- This topic has 6 replies, 4 voices, and was last updated 1 week, 5 days ago by gzz.
May 4, 2023 at 1:18 PM #902155May 6, 2023 at 8:33 AM #902165phasterParticipant
One thing I’ve learned about remodeling, is it is best (and less costly overall) to DIY in stages
Since you seem to have an idea of exactly what you want to do,… I’d suggest you have plans drawn up
Once you have plans drawn up hire a service to get the necessary building permits
If you don’t have a regular “contractor” (who knowns your tastes), finding one that can coordinate the design aspect, get the permits, etc. is going to cost much more than necessary
<div id=”accel-snackbar” style=”left: 50%; transform: translate(-50%, 0px); top: 50px;”></div>May 9, 2023 at 10:12 AM #902180SD TransplantParticipant
Thank you for the insight. Yes, I know what I want.May 17, 2023 at 8:34 AM #902250sdduuuudeParticipant
I think you have it backwards when you say “see if I need only a capable architect or should I consider a structural engineer + architect?” I would say that you need a structural engineer for sure and only need an architect if you need help with … architecture, which is how the finished product looks.
The structural engineer does the bulk of the drawing that are used by the contractors. Try a guy named Bruce Cosart and ask him if he would be willing to do your structural drawings with no architect involved. Maybe borrow his draftsman to do layouts and site plans as well.
The architect only draws the layout and designs architectural features for look and feel / functionality / roof lines and styles. If you just want to match the existing exterior look and are adding a simple square space, then you can probably get away without an architect. A good architect will also know setback rules, height rules, where outlets need to be legally, help with a lighting plan, make sure you conform to fire codes inside and out, and possibly do something more aesthetically pleasing than a simple square bump-out that. A bump-out can give you a patio roof opportunity, too. A kitchen designer could be a good replacement for the architect, too. The ones at Home Depot aren’t so bad if that is where you are getting cabinets but I think you have to go to the design center now. We DIY’ed all of our interior/kitchen design and used IKEA cabinets for low-visibility cabinets behind the island. I wouldn’t hesitate to put IKEA cabinets in a kitchen at all if the look of the faces fit your style. I would fully design the kitchen before deciding on a size and shape for the remodel.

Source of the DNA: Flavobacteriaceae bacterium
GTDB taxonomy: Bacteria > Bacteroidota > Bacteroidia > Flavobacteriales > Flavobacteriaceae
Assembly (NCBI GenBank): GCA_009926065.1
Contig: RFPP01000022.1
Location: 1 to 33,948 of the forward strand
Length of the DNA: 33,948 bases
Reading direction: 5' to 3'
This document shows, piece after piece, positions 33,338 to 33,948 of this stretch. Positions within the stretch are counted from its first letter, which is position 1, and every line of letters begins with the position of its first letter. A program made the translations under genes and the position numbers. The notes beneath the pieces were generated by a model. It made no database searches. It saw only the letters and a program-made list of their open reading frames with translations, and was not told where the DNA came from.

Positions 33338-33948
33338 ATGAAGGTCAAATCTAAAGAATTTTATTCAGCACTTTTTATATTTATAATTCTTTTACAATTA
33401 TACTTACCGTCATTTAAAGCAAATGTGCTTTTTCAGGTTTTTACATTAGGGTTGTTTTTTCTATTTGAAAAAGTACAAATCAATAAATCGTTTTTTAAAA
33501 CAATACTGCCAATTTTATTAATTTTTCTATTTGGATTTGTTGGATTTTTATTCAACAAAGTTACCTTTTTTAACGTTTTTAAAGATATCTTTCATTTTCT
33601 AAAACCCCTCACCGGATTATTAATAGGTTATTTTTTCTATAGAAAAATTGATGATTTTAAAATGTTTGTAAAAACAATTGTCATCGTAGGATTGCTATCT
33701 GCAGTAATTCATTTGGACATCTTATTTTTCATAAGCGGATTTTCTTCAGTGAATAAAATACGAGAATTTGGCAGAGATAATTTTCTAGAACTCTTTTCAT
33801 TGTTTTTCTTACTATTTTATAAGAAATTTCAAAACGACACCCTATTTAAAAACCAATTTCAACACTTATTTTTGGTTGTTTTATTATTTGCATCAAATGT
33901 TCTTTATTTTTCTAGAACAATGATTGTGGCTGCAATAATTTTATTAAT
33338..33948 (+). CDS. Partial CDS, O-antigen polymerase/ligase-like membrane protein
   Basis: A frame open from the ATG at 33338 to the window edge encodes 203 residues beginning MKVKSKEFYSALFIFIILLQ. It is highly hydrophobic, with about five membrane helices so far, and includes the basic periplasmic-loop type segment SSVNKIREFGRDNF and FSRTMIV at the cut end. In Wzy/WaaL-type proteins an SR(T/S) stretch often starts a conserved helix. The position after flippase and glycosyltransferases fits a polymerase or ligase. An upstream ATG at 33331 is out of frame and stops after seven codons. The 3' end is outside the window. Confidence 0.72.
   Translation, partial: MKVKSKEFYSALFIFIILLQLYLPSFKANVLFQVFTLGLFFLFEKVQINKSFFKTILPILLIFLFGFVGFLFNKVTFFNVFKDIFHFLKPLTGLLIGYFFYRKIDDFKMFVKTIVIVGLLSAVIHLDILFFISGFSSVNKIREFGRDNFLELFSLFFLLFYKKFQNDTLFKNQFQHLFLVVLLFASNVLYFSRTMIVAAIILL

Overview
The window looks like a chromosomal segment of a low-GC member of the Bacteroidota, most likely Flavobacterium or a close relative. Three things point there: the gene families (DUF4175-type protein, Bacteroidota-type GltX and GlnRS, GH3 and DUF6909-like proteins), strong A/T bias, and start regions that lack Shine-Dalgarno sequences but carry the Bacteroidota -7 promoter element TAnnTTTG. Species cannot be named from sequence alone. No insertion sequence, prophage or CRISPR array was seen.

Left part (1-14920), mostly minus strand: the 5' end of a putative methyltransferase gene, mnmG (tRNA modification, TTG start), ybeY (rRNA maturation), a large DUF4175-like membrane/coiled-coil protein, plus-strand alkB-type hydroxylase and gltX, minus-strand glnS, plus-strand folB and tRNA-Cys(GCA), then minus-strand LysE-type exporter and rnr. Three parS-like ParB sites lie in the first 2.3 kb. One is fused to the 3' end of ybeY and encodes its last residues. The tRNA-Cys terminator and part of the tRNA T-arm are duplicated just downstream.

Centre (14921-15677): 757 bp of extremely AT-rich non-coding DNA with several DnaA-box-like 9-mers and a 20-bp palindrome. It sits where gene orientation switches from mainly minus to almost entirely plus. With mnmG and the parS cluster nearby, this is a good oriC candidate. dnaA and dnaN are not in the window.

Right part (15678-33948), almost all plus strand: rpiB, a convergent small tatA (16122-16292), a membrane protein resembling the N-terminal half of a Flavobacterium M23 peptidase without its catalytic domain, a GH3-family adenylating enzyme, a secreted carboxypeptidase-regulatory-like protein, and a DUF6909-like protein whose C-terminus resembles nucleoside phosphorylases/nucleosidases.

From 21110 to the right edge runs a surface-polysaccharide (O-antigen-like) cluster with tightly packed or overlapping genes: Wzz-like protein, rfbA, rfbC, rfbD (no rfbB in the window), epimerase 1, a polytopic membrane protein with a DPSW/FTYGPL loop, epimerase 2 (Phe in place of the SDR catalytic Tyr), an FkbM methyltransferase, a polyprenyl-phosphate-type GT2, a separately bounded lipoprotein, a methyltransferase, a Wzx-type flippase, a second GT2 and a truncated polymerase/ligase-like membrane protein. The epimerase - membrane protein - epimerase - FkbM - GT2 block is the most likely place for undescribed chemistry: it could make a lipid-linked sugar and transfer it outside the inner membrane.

Once you have a layout and elevation drawings, the structural engineer will do structural drawings and you are ready to go to the permitting folks. This is a good place to pseudo DIY it. The suggestion of using a permit runner is a good one. Try Ron at Sunshine permits and he can work with you or your engineer/architect to submit drawings and get feedback from the city and make changes. Ron should know expected timelines.
If you want the contractor to do the drawings, find a design/build company. Usually their architects and designers suck but they know how to get drawings together and pull a permit. Maybe try K-Co in Clairemont. They may not help you if you are very far out of Clairemont but they might recommend someone.May 21, 2023 at 5:12 PM #902298phasterParticipant
We DIY’ed all of our interior/kitchen design and used IKEA cabinets for low-visibility cabinets behind the island. I wouldn’t hesitate to put IKEA cabinets in a kitchen at all if the look of the faces fit your style.
IKEA cabinets do have some really nice designs AND they are affordable BUT IMHO the they like a majority of cabinets purchased from big box stores like Home Depot are not built to last (like “old school” stuff built by craftsmen)
When I remodeled my home/rentals spent some time at IKEA (and Home Depot) to get design ideas, then went to Rockler and TH&H (which are local wood working shops)
basically built custom cabinets, that are SOLID and will last much longer than items purchased off the shelf (from big box stores)May 22, 2023 at 9:38 AM #902303SD TransplantParticipant
Thank you sdduuudde and phaster for the additional insights. Yes, a the structural engineer is the key, and I’ll start there. I have been receiving some quotes, at least I get a better understanding of the market/services in the construction world. Yes, decent cabinets are a must as I installed 12 years ago some HD cabinets that have the cheapest quality (I knew it at the time).May 23, 2023 at 9:38 AM #902304gzzParticipant
When you’re still in the design phase, I suggest you look into a bigger expansion than 280sf. So much of the cost is design/permit, you might be able to do 500sf for basically the same price.
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